It was mid-afternoon on Tuesday, Nov. 23, 2004 when three Mexican federal agents were camped in a grey Ford Focus near an elementary school on the outskirts of Tláhuac, about 20 miles southeast of Mexico City’s Centro Historico.
The agents had been on this beat for weeks -- assigned to stake out nearby houses where small-time drug dealers allegedly operated. As they occasionally did, one agent pulled out a video camera for surveillance purposes.
What these men didn’t know was that false rumors had recently circulated that they were kidnappers targeting children in the community. Locals would later say they contacted police about the suspicious men in the Focus but, as usual, the police did nothing. This section of Tláhuac -- the San Juan Ixtlayopan neighborhood -- housed more than 30,000 people, yet the local police force employed only 12 officers.
So locals took the law into their own hands. After an unfounded rumor emerged that afternoon saying that two children had been abducted in a taxi, people surrounded the Focus and pulled the agents to the ground. According to the Los Angeles Times, one of the agents shouted into his cell phone: "Look, we need help! We're in Tláhuac, and the people are beating us up. Please send backup!"
Television crews showed up. A mass lynching ensured. More than 2,000 people were allegedly on scene, some of them cheering. One agent escaped, the other two were murdered -- burned alive, on camera. And it took police nearly four hours to get backup officers on scene.
U.S. and Mexican media began reporting similar acts of vigilante justice in Mexico, describing a "tsunami theory" of linchamientos related to President Calderon’s drug war; people became emboldened according to these reports and increasingly perpetuated acts of "rough justice" outside Mexico’s major cities and on the front lines of Mexico’s federal war on drugs.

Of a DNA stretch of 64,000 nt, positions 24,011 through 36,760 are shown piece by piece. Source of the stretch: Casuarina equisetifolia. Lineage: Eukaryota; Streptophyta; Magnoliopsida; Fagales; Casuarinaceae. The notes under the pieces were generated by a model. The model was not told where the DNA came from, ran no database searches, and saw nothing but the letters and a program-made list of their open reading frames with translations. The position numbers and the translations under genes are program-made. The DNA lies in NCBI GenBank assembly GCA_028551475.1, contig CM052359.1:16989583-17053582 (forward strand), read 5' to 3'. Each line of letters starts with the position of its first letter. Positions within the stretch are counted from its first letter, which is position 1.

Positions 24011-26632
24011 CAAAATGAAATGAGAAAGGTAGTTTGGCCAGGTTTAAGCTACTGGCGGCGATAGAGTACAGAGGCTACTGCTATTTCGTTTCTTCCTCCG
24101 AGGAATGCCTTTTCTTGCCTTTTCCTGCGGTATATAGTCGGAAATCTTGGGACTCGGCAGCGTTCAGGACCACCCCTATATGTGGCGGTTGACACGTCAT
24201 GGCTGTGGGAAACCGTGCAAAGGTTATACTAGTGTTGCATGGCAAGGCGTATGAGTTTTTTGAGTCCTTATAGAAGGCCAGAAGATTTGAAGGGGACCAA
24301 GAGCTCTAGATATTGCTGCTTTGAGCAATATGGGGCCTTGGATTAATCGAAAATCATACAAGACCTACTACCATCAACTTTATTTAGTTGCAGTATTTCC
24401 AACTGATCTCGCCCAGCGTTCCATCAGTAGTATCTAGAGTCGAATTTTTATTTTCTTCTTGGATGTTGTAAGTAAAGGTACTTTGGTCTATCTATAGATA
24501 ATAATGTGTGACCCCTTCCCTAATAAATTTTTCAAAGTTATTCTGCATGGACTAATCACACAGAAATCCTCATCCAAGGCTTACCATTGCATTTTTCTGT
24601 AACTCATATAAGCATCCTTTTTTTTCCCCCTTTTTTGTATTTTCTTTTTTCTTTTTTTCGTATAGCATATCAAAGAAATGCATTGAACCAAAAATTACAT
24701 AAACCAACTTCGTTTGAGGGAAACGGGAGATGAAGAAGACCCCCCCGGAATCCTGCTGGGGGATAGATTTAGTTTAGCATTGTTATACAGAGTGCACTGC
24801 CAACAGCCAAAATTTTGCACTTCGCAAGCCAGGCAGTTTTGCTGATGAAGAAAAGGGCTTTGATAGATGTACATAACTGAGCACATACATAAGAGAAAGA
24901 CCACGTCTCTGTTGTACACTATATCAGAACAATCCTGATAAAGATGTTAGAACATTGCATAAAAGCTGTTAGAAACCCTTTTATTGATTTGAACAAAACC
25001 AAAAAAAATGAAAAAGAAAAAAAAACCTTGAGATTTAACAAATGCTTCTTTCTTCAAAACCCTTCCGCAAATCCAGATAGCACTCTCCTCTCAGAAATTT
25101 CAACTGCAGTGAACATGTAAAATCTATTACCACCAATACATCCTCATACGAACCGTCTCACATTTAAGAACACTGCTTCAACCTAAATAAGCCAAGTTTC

However, a report released last month, written by Dr. George W. Grayson for the Strategic Studies Institute at the U.S. Army War College, indicates it may not be correct to connect vigilante actions with the drug war. "Evidence fails to support the tsunami theory of linchamientos," the report concludes. "The conflict between the government and drug lords has not increased the number of lynchings."
He gets into the staggering numbers of drug-related murders in Mexico (which skyrocketed from 1,080 drug-related murders in 2001 to 11,583 last year, a 972.5 percent increase) while noting that the reported number of vigilante incidents is surprisingly low: There were 23 incidents in 2010, 17 in 2009, 11 in 2008. Vigilante incidents were much more prevalent, he writes, in the mid ‘90s (47 in 1996 and 40 in 1995) when Mexico was in a deep recession.
[I]n addition to revenge, “community justice” has a cathartic effect on mob members who may suffer poverty, joblessness, alcoholism, drug addiction, and broken homes; and the anonymity of the attackers enables most to act with impunity against wrongdoers; the police and authorities may turn a blind eye to the attackers or even cooperate with them.
None of those conclusions are exactly comforting. But while Dr. Grayson doesn’t dismiss the potential danger of vigilante groups in Mexico, he notes that, despite media portrayals to the contrary, "it is ironic that vigilante acts do not appear to be increasing amid the atmosphere of violence afflicting Mexico."